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The Works of Horace   By: (65 BC - 8 BC)

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Handy Literal Translations

THE WORKS OF HORACE

TRANSLATED LITERALLY INTO ENGLISH PROSE

By C. Smart, A.M.

Of Pembroke College, Cambridge

A NEW EDITION

REVISED BY

Theodore Alois Buckley B.A. Of Christ Church

THE FIRST BOOK OF THE ODES OF HORACE.

ODE I.

TO MAECENAS.

Maecenas, descended from royal ancestors, O both my protection and my darling honor! There are those whom it delights to have collected Olympic dust in the chariot race; and [whom] the goal nicely avoided by the glowing wheels, and the noble palm, exalts, lords of the earth, to the gods.

This man, if a crowd of the capricious Quirites strive to raise him to the highest dignities; another, if he has stored up in his own granary whatsoever is swept from the Libyan thrashing floors: him who delights to cut with the hoe his patrimonial fields, you could never tempt, for all the wealth of Attalus, [to become] a timorous sailor and cross the Myrtoan sea in a Cyprian bark. The merchant, dreading the south west wind contending with the Icarian waves, commends tranquility and the rural retirement of his village; but soon after, incapable of being taught to bear poverty, he refits his shattered vessel. There is another, who despises not cups of old Massic, taking a part from the entire day, one while stretched under the green arbute, another at the placid head of some sacred stream.

The camp, and the sound of the trumpet mingled with that of the clarion, and wars detested by mothers, rejoice many.

The huntsman, unmindful of his tender spouse, remains in the cold air, whether a hart is held in view by his faithful hounds, or a Marsian boar has broken the fine wrought toils.

Ivy, the reward of learned brows, equals me with the gods above: the cool grove, and the light dances of nymphs and satyrs, distinguish me from the crowd; if neither Euterpe withholds her pipe, nor Polyhymnia disdains to tune the Lesbian lyre. But, if you rank me among the lyric poets, I shall tower to the stars with my exalted head.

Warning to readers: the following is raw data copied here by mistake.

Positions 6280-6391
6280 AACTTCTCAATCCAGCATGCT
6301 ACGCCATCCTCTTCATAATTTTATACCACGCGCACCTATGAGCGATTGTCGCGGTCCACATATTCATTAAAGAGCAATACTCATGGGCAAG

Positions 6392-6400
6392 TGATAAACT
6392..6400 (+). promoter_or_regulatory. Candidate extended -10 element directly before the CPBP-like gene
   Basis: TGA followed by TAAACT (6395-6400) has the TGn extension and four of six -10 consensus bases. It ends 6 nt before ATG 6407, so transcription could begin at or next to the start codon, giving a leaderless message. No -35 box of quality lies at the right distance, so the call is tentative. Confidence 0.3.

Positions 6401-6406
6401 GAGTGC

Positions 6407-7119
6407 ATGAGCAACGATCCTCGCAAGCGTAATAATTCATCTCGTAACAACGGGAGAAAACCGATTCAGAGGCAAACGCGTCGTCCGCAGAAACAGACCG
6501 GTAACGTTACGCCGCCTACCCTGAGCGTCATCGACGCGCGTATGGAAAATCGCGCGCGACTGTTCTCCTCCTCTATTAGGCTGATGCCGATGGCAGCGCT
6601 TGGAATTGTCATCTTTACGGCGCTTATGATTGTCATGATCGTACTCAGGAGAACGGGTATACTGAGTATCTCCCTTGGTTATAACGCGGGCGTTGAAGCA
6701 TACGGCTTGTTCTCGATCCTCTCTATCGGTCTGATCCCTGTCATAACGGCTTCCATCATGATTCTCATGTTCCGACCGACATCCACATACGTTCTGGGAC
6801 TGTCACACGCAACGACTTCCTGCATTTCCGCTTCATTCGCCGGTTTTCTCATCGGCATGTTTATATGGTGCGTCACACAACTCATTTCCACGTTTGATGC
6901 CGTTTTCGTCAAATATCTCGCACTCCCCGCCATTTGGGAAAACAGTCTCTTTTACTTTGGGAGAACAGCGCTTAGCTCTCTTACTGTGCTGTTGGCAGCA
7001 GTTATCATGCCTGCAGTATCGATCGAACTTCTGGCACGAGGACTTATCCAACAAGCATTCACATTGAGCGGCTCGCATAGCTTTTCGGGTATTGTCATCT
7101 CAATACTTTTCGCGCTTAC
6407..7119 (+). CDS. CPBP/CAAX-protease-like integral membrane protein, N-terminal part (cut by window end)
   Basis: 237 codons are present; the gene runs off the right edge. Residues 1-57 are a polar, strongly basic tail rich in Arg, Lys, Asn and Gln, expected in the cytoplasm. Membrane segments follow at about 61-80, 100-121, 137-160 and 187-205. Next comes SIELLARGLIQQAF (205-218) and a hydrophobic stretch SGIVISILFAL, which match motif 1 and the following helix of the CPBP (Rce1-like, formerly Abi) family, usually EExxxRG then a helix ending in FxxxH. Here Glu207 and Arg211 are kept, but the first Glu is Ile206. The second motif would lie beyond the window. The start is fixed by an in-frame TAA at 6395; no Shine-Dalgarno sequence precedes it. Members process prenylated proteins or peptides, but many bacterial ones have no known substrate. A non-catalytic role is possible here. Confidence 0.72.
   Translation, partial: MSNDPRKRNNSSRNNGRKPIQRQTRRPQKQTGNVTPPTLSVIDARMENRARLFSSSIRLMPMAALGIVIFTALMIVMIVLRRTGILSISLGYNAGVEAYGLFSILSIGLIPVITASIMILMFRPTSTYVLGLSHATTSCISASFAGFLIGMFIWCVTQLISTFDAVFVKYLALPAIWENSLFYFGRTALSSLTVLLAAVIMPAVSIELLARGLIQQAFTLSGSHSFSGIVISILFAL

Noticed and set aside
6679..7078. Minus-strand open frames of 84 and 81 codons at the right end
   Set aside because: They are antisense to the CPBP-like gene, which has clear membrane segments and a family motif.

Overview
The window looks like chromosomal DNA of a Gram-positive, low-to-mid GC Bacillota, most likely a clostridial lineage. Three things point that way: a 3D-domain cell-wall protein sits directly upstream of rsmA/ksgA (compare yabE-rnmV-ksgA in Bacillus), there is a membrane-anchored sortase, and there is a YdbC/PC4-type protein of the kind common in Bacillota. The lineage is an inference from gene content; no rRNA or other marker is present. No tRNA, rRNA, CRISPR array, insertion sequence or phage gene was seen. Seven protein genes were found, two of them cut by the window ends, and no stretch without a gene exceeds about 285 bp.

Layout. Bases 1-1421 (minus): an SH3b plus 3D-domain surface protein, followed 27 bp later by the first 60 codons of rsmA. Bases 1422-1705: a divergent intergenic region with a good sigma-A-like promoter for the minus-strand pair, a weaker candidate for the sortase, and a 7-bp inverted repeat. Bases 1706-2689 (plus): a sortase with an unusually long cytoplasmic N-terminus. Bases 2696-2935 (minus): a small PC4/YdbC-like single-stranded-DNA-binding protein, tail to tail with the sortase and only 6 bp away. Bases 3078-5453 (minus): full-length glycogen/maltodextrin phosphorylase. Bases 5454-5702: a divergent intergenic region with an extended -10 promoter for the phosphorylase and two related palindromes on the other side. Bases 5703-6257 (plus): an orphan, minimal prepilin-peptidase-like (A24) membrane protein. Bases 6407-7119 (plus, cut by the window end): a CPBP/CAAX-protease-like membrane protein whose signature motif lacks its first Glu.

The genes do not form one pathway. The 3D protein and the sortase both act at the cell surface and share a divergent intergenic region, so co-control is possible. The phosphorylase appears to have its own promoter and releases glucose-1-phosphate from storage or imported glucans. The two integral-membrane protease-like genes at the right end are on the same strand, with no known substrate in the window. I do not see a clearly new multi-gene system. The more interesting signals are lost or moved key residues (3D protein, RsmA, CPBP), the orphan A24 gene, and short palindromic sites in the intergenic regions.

ODE II.

TO AUGUSTUS CAESAR

Enough of snow and dreadful hail has the Sire now sent upon the earth, and having hurled [his thunderbolts] with his red right hand against the sacred towers, he has terrified the city; he has terrified the nations, lest the grievous age of Pyrrha, complaining of prodigies till then unheard of, should return, when Proteus drove all his [marine] herd to visit the lofty mountains; and the fishy race were entangled in the elm top, which before was the frequented seat of doves; and the timorous deer swam in the overwhelming flood. We have seen the yellow Tiber, with his waves forced back with violence from the Tuscan shore, proceed to demolish the monuments of king [Numa], and the temples of Vesta; while he vaunts himself the avenger of the too disconsolate Ilia, and the uxorious river, leaving his channel, overflows his left bank, notwithstanding the disapprobation of Jupiter.

Our youth, less numerous by the vices of their fathers, shall hear of the citizens having whetted that sword [against themselves], with which it had been better that the formidable Persians had fallen; they shall hear of [actual] engagements. Whom of the gods shall the people invoke to the affairs of the sinking empire? With what prayer shall the sacred virgins importune Vesta, who is now inattentive to their hymns? To whom shall Jupiter assign the task of expiating our wickedness? Do thou at length, prophetic Apollo, (we pray thee!) come, vailing thy radiant shoulders with a cloud: or thou, if it be more agreeable to thee, smiling Venus, about whom hover the gods of mirth and love: or thou, if thou regard thy neglected race and descendants, our founder Mars, whom clamor and polished helmets, and the terrible aspect of the Moorish infantry against their bloody enemy, delight, satiated at length with thy sport, alas! of too long continuance: or if thou, the winged son of gentle Maia, by changing thy figure, personate a youth upon earth, submitting to be called the avenger of Caesar; late mayest thou return to the skies, and long mayest thou joyously be present to the Roman people; nor may an untimely blast transport thee from us, offended at our crimes... Continue reading book >>






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